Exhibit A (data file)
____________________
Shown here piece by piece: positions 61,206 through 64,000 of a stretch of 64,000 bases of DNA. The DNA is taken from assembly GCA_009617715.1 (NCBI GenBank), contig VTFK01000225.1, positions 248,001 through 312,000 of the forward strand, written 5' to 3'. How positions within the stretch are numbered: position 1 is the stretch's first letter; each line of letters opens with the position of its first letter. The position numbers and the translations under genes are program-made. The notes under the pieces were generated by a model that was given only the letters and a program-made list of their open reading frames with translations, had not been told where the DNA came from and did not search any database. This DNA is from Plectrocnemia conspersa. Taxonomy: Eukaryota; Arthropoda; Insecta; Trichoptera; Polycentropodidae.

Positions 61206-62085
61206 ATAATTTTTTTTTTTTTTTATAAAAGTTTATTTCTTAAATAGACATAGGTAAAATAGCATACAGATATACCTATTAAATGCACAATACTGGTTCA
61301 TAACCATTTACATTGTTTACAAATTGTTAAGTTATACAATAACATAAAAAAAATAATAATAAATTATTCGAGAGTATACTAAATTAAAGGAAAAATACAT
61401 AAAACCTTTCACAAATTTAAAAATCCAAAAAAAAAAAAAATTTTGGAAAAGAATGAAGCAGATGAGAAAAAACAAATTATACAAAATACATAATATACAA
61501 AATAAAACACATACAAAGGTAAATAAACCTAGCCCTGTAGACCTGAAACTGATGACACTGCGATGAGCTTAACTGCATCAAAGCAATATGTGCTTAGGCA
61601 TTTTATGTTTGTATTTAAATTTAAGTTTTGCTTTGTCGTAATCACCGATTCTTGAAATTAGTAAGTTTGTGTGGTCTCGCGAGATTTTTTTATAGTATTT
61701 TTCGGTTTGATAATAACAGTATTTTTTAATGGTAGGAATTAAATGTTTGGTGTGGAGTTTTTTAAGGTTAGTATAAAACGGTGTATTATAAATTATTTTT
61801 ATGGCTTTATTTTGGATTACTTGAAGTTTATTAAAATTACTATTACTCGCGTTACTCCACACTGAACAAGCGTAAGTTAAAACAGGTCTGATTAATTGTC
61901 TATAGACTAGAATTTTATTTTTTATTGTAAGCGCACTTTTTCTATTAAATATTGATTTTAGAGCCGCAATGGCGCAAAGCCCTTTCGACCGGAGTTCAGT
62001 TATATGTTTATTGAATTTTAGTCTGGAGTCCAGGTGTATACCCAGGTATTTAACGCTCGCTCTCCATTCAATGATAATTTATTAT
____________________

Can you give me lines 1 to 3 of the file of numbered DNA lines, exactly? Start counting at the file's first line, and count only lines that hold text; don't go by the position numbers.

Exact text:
Shown here piece by piece: positions 61,206 through 64,000 of a stretch of 64,000 bases of DNA. The DNA is taken from assembly GCA_009617715.1 (NCBI GenBank), contig VTFK01000225.1, positions 248,001 through 312,000 of the forward strand, written 5' to 3'. How positions within the stretch are numbered: position 1 is the stretch's first letter; each line of letters opens with the position of its first letter. The position numbers and the translations under genes are program-made. The notes under the pieces were generated by a model that was given only the letters and a program-made list of their open reading frames with translations, had not been told where the DNA came from and did not search any database. This DNA is from Plectrocnemia conspersa. Taxonomy: Eukaryota; Arthropoda; Insecta; Trichoptera; Polycentropodidae.

Positions 61206-62085
61206 ATAATTTTTTTTTTTTTTTATAAAAGTTTATTTCTTAAATAGACATAGGTAAAATAGCATACAGATATACCTATTAAATGCACAATACTGGTTCA